Ex-diplomat’s N$1 million case dismissed
By Hertta-Maria Amutenja
THE Windhoek High Court has reversed an order by the Labour Commission to award ex-diplomat Joseph Amutenya a N$1 million settlement against the Ministry of International Relations that rejected an application to extend his contract beyond retirement.
On August 19 2016, Ambassador Simon Maruta wrote on behalf of Amutenya who served as a second secretary at the Namibian embassy in Vienna, Austria since May 22 2014 and was set to retire on January 31 2017 to then permanent secretary of Ministry of International Relations Selma Ashipala-Musavyi requesting her to consider retaining Amutenya after attaining retirement age.
The application for extension noted that he was still in good physical and mental health and was able to perform his duties and as such his services should be retained for another two years to enable him to complete his posting period which would allow him to pay for the university fees of his two children.
The ambassador did not receive any response on his request and wrote a reminder to the permanent secretary on September 16 2016.
Ashipala-Musavyi wrote back to Maruta on October 13 2016, indicating that the request to extend Amutenya’s services beyond retirement age of 60 was denied and that his replacement had already been informed.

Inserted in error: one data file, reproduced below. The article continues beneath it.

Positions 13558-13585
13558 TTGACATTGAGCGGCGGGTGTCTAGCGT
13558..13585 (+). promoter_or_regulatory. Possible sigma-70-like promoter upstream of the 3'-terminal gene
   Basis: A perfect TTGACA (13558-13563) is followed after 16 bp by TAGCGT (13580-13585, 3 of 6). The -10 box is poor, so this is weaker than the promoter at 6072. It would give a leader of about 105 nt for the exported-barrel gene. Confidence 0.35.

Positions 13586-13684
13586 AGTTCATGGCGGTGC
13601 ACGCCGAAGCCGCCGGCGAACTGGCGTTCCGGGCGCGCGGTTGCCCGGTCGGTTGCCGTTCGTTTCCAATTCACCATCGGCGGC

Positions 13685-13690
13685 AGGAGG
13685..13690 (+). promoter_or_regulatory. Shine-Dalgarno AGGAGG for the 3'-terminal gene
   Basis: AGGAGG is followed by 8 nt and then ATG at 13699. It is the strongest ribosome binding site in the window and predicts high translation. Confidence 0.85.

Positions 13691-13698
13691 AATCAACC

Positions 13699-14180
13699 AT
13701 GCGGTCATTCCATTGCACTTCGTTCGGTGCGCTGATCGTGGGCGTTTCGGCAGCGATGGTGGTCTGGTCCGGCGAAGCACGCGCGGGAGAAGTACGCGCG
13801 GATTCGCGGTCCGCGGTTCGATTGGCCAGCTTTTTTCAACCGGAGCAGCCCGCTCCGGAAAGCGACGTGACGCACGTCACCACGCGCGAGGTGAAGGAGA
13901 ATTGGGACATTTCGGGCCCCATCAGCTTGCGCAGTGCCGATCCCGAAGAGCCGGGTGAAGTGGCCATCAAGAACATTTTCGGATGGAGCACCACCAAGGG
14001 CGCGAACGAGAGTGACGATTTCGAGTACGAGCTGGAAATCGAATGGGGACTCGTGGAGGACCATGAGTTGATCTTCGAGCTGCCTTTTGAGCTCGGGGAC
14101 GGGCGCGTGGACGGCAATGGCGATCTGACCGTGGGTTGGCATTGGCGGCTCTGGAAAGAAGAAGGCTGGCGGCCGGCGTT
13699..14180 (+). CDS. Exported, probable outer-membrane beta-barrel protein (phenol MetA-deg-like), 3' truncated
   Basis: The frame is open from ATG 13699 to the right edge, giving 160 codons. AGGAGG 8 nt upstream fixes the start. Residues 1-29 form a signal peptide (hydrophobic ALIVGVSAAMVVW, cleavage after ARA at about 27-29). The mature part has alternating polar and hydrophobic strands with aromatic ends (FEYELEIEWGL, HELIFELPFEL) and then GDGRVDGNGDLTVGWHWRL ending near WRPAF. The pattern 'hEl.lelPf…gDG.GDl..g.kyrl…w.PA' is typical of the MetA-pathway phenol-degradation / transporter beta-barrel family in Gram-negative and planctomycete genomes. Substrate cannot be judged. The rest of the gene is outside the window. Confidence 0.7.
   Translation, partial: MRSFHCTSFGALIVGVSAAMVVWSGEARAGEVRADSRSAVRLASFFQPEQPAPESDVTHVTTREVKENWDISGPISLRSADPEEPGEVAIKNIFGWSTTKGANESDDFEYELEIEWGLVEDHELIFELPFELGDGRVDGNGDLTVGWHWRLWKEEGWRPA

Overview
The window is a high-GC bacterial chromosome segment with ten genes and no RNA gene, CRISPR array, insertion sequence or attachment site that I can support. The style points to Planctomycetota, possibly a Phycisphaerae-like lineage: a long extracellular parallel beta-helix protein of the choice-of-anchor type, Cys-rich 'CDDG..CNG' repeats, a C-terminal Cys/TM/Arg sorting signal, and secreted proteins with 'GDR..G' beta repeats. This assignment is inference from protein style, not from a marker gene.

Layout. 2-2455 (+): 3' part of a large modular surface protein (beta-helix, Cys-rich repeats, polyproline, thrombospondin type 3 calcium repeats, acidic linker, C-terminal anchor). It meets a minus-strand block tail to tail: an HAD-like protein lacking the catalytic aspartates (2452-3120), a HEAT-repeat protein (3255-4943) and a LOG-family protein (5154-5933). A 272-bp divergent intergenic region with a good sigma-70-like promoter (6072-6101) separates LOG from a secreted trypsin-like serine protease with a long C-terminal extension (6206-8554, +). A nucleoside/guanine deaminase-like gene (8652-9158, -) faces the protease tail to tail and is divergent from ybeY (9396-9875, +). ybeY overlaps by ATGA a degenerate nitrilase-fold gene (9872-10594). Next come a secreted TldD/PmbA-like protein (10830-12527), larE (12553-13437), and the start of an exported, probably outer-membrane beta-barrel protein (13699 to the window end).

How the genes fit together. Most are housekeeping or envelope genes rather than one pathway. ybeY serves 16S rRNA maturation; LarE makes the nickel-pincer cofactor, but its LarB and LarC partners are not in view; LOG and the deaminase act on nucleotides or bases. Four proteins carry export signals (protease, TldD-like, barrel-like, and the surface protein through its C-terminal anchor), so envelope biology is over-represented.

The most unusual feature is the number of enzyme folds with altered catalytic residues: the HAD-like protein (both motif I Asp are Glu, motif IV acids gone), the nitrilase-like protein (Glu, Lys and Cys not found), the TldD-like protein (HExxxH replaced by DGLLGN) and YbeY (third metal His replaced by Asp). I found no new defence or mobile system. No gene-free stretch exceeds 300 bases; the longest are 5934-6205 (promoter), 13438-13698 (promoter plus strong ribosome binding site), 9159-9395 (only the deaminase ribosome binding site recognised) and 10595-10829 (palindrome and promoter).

The rejection prompted Amutenya to take the ministry to the Labour Court claiming unfair labour practice.
In his application Amutenya claimed that Ashipala-Musavyi failed to direct his request to the relevant authorities claiming that the PS had a personal vendetta against him. He extended that turning down his application was prejudicial and amounted to unfair labour practice.
The Labour Commission ruled in his favour and ordered the ministry to pay N$1 141 630.80, an amount equalling Amutenya’s one year’s salary excluding allowances. Records show that he earned up to N$95 135.90 per month excluding allowances. He then requested that payments be done by not later than November 30 2018 via electronic transfer.
Consequently, the ministry took to the High Court to have the award and settlement set aside. They noted that while it is the duty of the permanent secretary to forward a request for the retention of service after retirement age made by the staff member on his or her own behalf for consideration to the Prime Minister via the Public Service Commission, a proper request, meeting the requirements should be first submitted. According to the ministry, no proper request was made before the permanent secretary.
The court held that no reasonable arbitrator would have found that there is a probability that Amutenya’s employment would have been extended beyond the prescribed retirement age in light of the fact that the he did not make a compelling case to fit the requirements of the Public Service Staff Rule which allows and sets conditions for staff members’ employment to be retained beyond retirement.